I’ve been on a vacation for a little while. Not only have I not been writing for some time, but I’ve been on a vacation away from work as well. I won’t lie, I’ve lost a bit of my desire for writing lately. With life piling stress and struggle on top of me, writing hasn’t exactly been on the top of my list of things to do. However, as writing has always been a release for me, I thought maybe it was time to share again.
Before I left work to take my vacation, I had an interesting conversation with a coworker. As an electric power equipment operator, I go through several batteries a week that need to be changed out and charged. The person whose job it is to operate the machine that takes out the industrial-sized batteries of all of the power equipment in my warehouse has been training a new associate recently. This new associate is a practicing Muslim and he and the other man have been discussing religion. As this man (the trainer) likes to talk (or rather likes to hear himself talk) he shared some of the details of his conversation with me…Hooray.
First, let me say that I know very little about Islam. Let me also say that I don’t care to learn about it either. Not even a little bit. Religion in general has no appeal to me. God, if real, would transcend religion (any religion) and would reach out to all people if that was the plan for us. So far, that hasn’t happened and that is why I have no interest in learning any more about religion than I already know. Anyway, this person (let’s call him Gary) says to me, “So Aladdin was telling me about his beliefs. He was saying that his religion is peaceful (if done the right way) and that when you die, you wait in a room for judgement. So, not too different from any other religion, really.”
Now, Aladdin’s name is really pronounced “Allah-Deen”, and yet Gary pronounced it as if this guy was about to rub a lamp to let a genie out, but that’s besides the point. Gary then asked me, “what’s that place where people go when they die that’s kind of in-between? It’s where they wait to be judged.”
“Purgatory?” I asked.
“Yes, that’s it. Man, I couldn’t remember the name of it. So Islam has a place just like that too. Funny, huh? It’s all the same stuff in religion. God is God no matter what you want to call him.”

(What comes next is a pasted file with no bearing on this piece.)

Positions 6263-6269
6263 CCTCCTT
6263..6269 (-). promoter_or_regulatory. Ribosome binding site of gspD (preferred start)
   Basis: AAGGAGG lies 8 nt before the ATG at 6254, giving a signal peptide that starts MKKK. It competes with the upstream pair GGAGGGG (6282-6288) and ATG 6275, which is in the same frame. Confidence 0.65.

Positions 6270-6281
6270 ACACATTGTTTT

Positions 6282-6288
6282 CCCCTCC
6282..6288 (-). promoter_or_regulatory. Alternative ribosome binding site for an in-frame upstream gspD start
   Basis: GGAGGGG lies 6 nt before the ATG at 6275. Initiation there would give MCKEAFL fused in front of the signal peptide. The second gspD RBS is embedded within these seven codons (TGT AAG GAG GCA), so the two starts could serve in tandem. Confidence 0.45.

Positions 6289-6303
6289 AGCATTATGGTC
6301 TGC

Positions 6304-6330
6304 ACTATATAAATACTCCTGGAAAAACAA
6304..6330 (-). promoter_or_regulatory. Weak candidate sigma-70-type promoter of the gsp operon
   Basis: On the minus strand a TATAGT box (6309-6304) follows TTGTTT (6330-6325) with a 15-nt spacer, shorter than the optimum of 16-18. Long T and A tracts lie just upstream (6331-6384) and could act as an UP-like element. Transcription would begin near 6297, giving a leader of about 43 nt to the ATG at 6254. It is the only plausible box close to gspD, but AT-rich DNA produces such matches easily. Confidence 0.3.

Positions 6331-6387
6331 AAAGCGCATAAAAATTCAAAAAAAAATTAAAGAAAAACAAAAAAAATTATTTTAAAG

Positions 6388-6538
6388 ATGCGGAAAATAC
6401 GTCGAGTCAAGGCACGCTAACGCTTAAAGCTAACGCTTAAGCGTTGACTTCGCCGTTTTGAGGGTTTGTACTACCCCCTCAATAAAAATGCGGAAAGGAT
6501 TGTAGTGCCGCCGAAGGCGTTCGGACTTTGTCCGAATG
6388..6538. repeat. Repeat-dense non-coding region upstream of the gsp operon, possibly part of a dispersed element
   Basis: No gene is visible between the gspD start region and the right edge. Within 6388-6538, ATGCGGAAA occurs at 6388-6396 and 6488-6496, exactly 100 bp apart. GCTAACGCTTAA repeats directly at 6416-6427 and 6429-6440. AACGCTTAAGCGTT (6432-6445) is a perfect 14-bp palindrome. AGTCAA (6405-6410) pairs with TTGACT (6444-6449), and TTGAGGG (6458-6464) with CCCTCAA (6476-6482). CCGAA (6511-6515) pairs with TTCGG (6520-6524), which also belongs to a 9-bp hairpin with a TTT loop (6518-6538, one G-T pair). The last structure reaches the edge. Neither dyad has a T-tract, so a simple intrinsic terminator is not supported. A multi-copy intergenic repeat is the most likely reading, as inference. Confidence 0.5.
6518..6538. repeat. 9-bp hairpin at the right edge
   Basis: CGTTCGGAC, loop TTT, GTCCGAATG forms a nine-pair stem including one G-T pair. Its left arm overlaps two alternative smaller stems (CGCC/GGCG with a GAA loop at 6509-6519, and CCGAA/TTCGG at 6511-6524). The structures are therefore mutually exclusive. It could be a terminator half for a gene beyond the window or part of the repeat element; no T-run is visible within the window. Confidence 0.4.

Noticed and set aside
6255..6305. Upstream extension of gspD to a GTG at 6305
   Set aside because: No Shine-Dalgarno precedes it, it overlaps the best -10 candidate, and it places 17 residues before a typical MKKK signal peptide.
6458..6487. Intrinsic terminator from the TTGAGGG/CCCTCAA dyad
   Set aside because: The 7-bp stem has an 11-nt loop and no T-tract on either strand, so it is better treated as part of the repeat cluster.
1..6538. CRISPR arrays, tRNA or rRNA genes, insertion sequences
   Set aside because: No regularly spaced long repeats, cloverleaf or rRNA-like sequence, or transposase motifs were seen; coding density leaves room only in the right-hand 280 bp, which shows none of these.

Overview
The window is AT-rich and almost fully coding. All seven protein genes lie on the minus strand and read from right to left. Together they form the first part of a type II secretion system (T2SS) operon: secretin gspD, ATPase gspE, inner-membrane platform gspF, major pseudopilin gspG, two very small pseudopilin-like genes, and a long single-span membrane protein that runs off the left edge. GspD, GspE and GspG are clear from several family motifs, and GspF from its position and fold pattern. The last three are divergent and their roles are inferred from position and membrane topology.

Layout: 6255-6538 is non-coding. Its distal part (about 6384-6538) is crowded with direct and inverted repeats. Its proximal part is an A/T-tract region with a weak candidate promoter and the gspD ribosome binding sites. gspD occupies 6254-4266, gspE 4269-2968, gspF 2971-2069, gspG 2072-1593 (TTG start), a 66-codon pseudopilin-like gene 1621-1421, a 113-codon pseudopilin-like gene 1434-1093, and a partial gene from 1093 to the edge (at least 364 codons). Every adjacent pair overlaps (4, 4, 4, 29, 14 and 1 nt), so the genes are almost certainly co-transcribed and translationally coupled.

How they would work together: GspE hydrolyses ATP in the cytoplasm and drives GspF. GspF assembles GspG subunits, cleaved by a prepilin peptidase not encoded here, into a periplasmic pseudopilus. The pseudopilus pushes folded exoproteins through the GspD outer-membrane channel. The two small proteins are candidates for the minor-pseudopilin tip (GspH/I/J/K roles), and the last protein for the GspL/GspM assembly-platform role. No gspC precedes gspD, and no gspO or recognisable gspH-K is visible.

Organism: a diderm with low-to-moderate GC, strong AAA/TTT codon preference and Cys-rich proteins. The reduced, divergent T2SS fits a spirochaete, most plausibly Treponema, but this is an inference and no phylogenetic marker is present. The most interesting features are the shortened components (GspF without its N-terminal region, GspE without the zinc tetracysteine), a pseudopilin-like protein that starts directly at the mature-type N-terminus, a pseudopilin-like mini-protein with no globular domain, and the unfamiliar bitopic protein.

I then said, “Well, purgatory is a Catholic belief. I was never a Catholic so I don’t really know all of the details about it.”
Puzzled, he looked at me and asked, “You were never a Catholic? Really? So what are you?”
“I’m not really anything anymore,” I responded.
He gave me a “whatever” look and that was that. I could see that Gary was no longer really interested in continuing the conversation any further. I’m not sure if I offended him, angered him or just caught him off guard. He seemed genuinely surprised that I wasn’t “something” rather than nothing. And that kind of makes me laugh. Everyone is expected to be something. I suppose it helps us to fit in with other people that are “something.” So many people don’t really want to dig deeper and actually analyze their beliefs to find out if their reasons for believing are sound. They simply want to believe something and then they expect others to have a belief in something as well. Sorry, but I don’t accept that any longer.
Belief in something without good reason is an irrational position to take. Believing in a god that has not once been proven to exist is an irrational position to take. Faith is not a good thing. Faith is a barrier between a person and the truth. As Matt Dillahunty likes to say, “I want to believe as many true things and as few false things as possible.” He also says, “You shouldn’t believe in something until there is sufficient evidence to do so.” There is no sufficient evidence of God. Any god. And if there is no sufficient evidence of a god, discussing religion is rather pointless. First you need to prove a god exists. Then, and only then, does discussing dogma become even remotely interesting or important.
When someone asks me, “so what are you?” I really do have to laugh. I am so far from who I used to be it’s funny. At one point in my life, I would have been just as surprised as Gary was that someone has a lack of belief. Now, the fact that people still have faith is what is surprising to me. I wish that more people had the courage to stop what they are doing and thoroughly examine their beliefs to find out if they are being rational or not. I think most are too afraid of what they’ll find. And so they remain trapped in a life of “I feel better believing so I’ll continue to believe regardless of whether supporting evidence exists or not.”
So what am I? I am just a man. An insignificant man in the grand scheme of things, but an important one in the reality of the world that I share with my family. There is sufficient evidence to suggest that life is worth living without religion and without belief in the supernatural. There is no sufficient evidence that I have seen to convince me otherwise. I am just amazed at how so many people look at me as the outcast now that I no longer believe in the things that they believe in. My skepticism is quite justified. The faith I once had was not. The fact that that now bothers or confuses people boggles my mind…and gives me a chuckle.